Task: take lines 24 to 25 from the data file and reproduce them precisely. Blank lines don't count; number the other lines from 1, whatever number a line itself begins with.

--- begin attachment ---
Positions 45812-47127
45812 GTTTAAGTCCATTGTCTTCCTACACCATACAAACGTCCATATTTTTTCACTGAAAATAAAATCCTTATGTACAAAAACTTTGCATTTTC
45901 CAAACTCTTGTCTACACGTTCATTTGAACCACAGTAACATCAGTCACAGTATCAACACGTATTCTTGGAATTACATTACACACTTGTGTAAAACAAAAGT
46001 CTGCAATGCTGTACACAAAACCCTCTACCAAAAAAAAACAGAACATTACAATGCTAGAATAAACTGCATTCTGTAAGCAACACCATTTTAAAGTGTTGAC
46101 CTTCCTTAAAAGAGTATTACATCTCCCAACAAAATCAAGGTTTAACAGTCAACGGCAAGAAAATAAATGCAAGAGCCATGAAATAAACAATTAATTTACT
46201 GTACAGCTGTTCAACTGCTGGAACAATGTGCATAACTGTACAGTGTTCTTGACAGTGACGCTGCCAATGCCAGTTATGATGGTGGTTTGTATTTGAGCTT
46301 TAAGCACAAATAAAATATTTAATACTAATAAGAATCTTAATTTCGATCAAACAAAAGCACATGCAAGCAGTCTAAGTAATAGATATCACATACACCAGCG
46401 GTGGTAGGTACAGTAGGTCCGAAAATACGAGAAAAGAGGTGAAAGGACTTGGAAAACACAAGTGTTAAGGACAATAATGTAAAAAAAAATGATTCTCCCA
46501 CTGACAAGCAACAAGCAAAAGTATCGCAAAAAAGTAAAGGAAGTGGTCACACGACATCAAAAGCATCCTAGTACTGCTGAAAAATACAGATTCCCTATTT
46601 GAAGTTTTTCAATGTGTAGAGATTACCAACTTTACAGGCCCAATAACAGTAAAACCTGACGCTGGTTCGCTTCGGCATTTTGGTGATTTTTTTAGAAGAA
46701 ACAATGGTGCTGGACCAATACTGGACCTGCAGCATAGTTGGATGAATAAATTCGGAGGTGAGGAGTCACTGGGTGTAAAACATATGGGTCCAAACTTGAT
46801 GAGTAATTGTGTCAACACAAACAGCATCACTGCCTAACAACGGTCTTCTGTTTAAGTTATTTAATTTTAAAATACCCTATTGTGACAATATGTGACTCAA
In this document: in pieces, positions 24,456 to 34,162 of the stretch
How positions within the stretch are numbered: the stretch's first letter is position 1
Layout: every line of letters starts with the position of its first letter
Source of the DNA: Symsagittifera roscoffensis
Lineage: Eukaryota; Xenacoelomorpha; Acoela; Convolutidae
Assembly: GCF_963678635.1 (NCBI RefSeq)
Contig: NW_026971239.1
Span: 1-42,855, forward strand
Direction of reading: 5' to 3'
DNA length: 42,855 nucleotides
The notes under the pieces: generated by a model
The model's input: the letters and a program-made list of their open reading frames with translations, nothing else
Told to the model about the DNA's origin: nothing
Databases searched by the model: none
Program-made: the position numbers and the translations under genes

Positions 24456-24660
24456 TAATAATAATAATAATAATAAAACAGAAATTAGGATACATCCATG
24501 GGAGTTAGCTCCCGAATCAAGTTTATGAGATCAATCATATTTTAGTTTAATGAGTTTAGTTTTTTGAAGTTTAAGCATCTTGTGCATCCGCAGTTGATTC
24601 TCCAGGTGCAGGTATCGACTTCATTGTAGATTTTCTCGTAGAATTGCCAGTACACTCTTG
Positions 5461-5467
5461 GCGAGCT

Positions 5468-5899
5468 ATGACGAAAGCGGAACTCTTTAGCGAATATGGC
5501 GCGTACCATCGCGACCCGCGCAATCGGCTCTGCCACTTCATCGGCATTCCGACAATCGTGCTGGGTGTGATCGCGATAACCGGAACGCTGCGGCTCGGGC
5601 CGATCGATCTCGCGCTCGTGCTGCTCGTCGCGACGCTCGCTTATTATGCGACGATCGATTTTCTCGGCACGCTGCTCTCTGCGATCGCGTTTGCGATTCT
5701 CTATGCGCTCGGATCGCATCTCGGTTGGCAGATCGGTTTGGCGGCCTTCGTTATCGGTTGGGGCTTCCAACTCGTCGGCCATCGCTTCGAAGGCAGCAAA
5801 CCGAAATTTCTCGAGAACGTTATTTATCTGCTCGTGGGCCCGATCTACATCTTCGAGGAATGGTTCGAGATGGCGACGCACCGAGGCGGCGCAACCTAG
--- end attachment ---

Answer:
The model's input: the letters and a program-made list of their open reading frames with translations, nothing else
Told to the model about the DNA's origin: nothing